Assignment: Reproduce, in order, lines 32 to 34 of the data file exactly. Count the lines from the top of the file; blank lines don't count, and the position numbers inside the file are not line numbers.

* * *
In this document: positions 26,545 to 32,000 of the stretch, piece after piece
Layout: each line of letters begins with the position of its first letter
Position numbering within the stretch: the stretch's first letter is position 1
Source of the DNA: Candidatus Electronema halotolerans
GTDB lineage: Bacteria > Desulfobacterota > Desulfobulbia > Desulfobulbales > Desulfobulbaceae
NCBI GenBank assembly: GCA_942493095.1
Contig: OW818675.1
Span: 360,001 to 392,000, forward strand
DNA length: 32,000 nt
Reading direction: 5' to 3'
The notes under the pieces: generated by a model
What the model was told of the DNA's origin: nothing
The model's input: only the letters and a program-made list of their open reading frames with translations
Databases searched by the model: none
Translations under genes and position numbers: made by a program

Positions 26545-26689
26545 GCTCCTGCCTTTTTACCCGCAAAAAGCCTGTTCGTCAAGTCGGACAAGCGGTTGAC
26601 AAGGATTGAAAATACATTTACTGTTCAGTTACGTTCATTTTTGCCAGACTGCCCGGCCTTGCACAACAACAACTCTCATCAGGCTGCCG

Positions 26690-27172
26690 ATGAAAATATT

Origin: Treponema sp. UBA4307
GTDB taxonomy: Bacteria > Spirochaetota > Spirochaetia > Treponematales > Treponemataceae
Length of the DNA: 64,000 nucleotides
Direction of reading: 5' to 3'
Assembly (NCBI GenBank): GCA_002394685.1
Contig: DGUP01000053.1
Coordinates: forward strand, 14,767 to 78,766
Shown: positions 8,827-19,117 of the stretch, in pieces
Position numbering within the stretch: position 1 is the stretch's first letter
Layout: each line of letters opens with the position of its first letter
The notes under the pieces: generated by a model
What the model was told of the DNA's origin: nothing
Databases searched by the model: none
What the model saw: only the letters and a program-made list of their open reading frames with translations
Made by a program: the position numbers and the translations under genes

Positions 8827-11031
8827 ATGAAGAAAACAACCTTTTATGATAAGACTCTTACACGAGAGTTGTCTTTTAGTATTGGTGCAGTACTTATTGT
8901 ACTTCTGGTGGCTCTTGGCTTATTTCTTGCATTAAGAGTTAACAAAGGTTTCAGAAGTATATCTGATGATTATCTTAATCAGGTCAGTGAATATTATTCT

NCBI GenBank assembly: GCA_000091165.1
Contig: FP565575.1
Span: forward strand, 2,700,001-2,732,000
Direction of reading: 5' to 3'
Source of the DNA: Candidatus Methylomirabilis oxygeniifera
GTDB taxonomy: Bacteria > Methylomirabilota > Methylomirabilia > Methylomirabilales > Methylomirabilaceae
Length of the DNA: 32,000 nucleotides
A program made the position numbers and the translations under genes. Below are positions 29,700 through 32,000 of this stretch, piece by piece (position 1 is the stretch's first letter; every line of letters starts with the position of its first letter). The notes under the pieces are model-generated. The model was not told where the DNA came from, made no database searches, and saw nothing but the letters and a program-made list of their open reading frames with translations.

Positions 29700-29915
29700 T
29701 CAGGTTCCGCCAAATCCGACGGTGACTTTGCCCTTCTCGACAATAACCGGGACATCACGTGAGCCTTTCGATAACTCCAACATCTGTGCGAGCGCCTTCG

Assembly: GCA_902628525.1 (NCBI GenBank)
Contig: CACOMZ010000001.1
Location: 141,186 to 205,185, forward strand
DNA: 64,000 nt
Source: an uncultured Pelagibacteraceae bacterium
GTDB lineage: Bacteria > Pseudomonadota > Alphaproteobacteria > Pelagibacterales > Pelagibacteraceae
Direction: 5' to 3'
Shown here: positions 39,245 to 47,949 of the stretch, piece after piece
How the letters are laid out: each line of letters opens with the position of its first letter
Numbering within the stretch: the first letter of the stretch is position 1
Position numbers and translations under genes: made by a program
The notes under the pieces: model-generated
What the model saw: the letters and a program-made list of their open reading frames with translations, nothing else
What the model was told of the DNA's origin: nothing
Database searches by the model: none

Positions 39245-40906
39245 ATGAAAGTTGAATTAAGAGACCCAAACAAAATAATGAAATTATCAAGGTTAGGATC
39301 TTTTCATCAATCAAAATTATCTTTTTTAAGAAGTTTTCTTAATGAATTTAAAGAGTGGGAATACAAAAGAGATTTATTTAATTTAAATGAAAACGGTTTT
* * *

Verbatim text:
What the model was told of the DNA's origin: nothing
Databases searched by the model: none
What the model saw: only the letters and a program-made list of their open reading frames with translations